How To Read Drum Sheet Music

Learn to read!

You want to be able to play drum grooves and fills from drum notation because learning how to read drum sheet music will help you to learn faster and develop all round as a drummer and musician. You will probably be surprised at just how many of your favorite drummers read drum music too.

The best place to start is by taking a look at the symbols used and how they are written out in music notation to represent the different drum set names.

Before we even get to actually reading drum music let us first look at how music in general is written out. All music is written on what is called a FIVE LINE STAVE (sometimes referred to as a STAFF). Musical symbols are placed either on the line or in a space to represent which element of the drum set is to be played.

Below is an example of a five line stave. The vertical lines are called a bar lines and space between each bar line is called a bar. Musical symbols are written within the bar which is where you read the drum music.

Now we must learn where each drum kit element is found on the stave. We will start by looking at just three parts of a standard set up for a 5 piece drum kit – hi-hat, snare and bass drum.
Hi-Hats

The hi-hats sit just above the top line and is a symbol that consists of a cross with a stem. The reason for the cross is because the hi-hats can not be tuned, they are a fixed pitch or sound and are therefore regarded as un-tuned.

Notice that the hi-hats are written in a variety of ways. This is to clearly communicate whether the cymbals should be struck with the hats ‘closed’ (foot pedal pressed down), ‘open’ (foot pedal released) or with just using the foot pedal alone.
Closed Hi-hat

Open Hi-hat

Notice the O above the symbol to indicate the hat is to be played open followed by the + to indicate the point at which the hats should be closed with the foot.

Hi-Hat Foot Pedal

The hi-hat can also be played by just the foot, when drum music is written for the hi-hat pedal it is placed just below the stave to indicate that the hats must be played by the foot.

Snare Drum

You will have noticed that the snare drum uses a dot as opposed to a cross. Unlike the hi-hat the snare drum has tuning lugs so that the drum skin can be tuned to different pitches hence the reason for the dot.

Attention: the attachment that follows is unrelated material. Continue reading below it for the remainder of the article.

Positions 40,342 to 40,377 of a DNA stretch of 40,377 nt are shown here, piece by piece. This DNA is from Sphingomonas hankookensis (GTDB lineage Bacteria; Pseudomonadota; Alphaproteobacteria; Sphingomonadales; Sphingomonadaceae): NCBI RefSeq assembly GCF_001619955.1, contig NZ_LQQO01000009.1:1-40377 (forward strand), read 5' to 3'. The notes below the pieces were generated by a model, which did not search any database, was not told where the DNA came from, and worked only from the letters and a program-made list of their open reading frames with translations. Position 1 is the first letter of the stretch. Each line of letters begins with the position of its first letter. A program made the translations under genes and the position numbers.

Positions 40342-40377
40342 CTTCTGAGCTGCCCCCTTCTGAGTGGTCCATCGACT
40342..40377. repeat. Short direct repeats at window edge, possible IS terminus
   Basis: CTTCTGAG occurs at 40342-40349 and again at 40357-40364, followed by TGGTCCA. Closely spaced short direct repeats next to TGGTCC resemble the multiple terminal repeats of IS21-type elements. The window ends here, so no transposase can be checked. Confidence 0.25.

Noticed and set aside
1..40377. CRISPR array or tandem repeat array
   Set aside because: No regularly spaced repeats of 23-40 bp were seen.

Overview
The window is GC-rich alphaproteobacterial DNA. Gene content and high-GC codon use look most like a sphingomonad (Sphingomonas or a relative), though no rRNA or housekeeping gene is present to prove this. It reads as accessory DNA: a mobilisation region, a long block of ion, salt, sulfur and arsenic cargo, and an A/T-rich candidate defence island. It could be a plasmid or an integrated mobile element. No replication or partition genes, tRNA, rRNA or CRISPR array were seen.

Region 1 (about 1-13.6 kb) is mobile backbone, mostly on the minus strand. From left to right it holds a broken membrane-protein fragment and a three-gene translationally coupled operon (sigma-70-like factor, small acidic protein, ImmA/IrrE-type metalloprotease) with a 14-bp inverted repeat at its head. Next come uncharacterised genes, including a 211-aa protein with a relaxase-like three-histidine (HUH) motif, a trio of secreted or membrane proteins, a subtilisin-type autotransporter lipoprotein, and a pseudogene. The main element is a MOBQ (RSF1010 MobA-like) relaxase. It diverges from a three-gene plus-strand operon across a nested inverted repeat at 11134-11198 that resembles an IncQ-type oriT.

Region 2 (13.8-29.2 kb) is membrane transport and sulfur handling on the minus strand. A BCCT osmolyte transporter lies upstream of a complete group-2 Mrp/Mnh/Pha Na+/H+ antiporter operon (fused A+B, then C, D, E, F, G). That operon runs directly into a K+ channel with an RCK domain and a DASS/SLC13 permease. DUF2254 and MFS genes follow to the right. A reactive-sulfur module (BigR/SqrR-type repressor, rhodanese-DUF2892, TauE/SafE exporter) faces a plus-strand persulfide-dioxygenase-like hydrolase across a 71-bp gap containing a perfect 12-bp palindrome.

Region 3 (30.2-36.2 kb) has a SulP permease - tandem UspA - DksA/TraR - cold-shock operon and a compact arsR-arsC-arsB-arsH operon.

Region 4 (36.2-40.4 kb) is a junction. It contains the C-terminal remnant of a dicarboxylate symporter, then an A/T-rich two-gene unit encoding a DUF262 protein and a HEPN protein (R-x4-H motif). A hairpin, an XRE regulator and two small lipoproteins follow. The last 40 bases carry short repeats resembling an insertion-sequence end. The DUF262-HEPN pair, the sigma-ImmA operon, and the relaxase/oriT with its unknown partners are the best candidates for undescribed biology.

The snare drum is one of the most important parts of the drum set and is crucial to nearly every drum beat you play. The snare drum can be played in a number of different ways but it is always found on the same place of the stave, here is a basic snare stroke notice it is written in a space.

Bass Drum

The bass drum is played with the bass drum pedal and is found at the bottom of the drum stave.

How to read all three drum sheet music elements together

New Drum Music Elements

Now you might be wondering where the cymbals and toms go to make up the rest of our standard drum kit set up? Let’s find where the other drum set elements are placed and how you read them on the sheet music.

The Crash and Ride Cymbal

Like the hi-hats the crash and ride are un-tuned and therefore receive the honer of a cross as part of the make up of there symbol.

The crash floats above the drum music stave and is often written with a circle surrounding the cross, although this is not always the case and you will sometimes find it written with just the cross (no circle).

Ride Cymbal

The ride cymbal is usually placed and read from the top line. You do however find the ride on occasion placed above the stave and is written with a circle surrounding the cross.

The Tom Toms

The tom toms are place around the snare and can be found both on the line and in a space. Notice that the high tom is place highest on stave and the floor tom is closest to the bass drum. Lower pitches are generally placed at the bottom of the drum sheet music and higher notes go at the top.

How to read the drum music elements together

Once you have mastered how to read each element of the drum sheet music your next task is to sight read the drum parts all together. Drum grooves and even drum fill-ins are made up of playing different parts of the kit either at the same time or one after the other.

Below is an example of a simple groove and fill written out using the elements described above. Don’t worry if some of the symbols look unfamiliar to you just concentrate on working out which is, for example the snare or bass drum or if two parts of the drum kit are written in line with each other meaning they are to be played simultaneously.

Before Moving On

Learning to read drum music is unlike learning any other instrument, for example the piano or violin has undergone 100s of years setting the rules for reading music down in stone. The drum set however being both a contemporary instrument and one that can have new elements added, such as adding an extra bass drum or tom for example, sees its musical rules somewhat more liquefied than it’s classical counterparts. Therefore you may sometimes come across a book or text that places the elements else where. The main thing is, look out for these difference and be aware that things may well at times appear to be on a different part of the stave. The ones taught above are the generally accepted guidelines for reading the music of a standard 5 piece drum kit here in the UK.

As you get better on the drums you will find you won’t think about reading the music as you are playing, it will become second nature to you. If you do find you get stuck from time to time just refer back to this page to review how to read drum sheet music.

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